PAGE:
Whiskeytown Lake, a major reservoir in the foothills of the Klamath Mountains nine miles west of Redding, was built at the site of one of Shasta County’s first Gold Rush communities. Whiskeytown, originally called Whiskey Creek Diggings, was founded in 1849 and named in reference to a whiskey barrel rolling off a citizen’s pack mule; it may also refer to miners drinking a barrel per day.
The reservoir is connected to the Central Valley Project in the northwestern region of the Central Valley. The reservoir’s dam was built on Clear Creek, a tributary of the Sacramento River, where it drains part of the Trinity River basin. With its capacity of about 241,100 acre-feet, the lake is a popular recreation destination and helps with flood control, irrigation and hydroelectric power.
Construction was finished on Whiskeytown Dam in 1963, submerging much of the original town under the reservoir and prompting the moving or demolition of many structures and even the Whiskeytown Cemetery. When water levels are low enough, the foundation of some original buildings is still visible.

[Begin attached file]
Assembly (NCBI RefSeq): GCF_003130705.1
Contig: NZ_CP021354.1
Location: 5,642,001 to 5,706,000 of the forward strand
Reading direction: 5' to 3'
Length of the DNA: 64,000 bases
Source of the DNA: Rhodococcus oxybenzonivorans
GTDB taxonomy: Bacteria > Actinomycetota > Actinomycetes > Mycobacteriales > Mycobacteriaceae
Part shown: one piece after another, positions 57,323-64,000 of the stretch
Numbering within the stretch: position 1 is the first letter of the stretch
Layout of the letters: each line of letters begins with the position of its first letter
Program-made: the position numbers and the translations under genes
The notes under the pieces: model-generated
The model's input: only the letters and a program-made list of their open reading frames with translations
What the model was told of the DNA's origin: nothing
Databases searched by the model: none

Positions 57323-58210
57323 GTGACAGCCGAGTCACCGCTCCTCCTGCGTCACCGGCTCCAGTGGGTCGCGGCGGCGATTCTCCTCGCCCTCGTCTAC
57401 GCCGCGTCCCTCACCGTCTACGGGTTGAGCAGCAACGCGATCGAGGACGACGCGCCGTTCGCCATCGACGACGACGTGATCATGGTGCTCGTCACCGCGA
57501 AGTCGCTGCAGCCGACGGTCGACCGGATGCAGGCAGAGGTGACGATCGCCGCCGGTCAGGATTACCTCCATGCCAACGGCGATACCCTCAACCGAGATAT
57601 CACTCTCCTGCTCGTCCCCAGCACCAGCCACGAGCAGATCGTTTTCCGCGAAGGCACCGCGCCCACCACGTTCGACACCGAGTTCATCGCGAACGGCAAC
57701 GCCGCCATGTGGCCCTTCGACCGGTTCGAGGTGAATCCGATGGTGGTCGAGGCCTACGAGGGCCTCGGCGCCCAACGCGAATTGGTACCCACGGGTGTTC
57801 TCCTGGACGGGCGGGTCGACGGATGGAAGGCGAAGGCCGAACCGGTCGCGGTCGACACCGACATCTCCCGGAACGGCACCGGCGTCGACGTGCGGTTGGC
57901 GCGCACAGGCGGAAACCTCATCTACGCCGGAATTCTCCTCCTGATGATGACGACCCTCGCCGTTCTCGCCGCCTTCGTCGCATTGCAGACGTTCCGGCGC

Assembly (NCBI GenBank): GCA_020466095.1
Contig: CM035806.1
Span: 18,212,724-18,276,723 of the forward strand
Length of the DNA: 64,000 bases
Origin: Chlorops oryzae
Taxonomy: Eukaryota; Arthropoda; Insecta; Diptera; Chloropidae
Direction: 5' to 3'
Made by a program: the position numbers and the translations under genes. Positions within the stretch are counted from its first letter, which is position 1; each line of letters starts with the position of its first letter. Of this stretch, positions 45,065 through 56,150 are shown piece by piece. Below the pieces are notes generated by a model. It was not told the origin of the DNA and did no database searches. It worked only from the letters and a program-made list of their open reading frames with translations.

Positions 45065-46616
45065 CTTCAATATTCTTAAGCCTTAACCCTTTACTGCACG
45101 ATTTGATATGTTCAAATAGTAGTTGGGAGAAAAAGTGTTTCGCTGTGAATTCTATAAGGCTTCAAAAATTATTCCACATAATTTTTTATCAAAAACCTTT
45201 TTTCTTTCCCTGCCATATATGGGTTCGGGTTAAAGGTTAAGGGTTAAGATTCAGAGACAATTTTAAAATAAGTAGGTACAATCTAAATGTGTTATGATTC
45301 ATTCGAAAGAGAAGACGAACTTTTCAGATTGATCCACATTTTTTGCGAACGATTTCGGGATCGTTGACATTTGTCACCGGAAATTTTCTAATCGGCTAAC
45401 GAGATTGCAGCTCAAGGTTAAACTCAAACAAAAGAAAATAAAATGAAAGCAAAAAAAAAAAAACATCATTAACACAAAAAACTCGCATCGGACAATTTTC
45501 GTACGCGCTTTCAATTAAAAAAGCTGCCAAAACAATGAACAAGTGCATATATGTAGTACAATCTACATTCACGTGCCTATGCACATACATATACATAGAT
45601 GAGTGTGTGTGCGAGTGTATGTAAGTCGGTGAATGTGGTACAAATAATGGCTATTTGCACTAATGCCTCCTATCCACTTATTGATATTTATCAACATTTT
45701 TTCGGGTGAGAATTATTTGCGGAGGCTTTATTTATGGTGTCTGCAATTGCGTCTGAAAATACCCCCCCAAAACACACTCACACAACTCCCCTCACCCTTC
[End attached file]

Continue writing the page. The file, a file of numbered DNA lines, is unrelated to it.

This reservoir joined the then-unfinished Central Valley Project - a federal dam system transporting water 450 miles to the Southern San Joaquin Valley – and delivers water from the Trinity River basin to the Sacramento River. The Whiskeytown Dam was dedicated by President John F. Kennedy on September 28, 1963.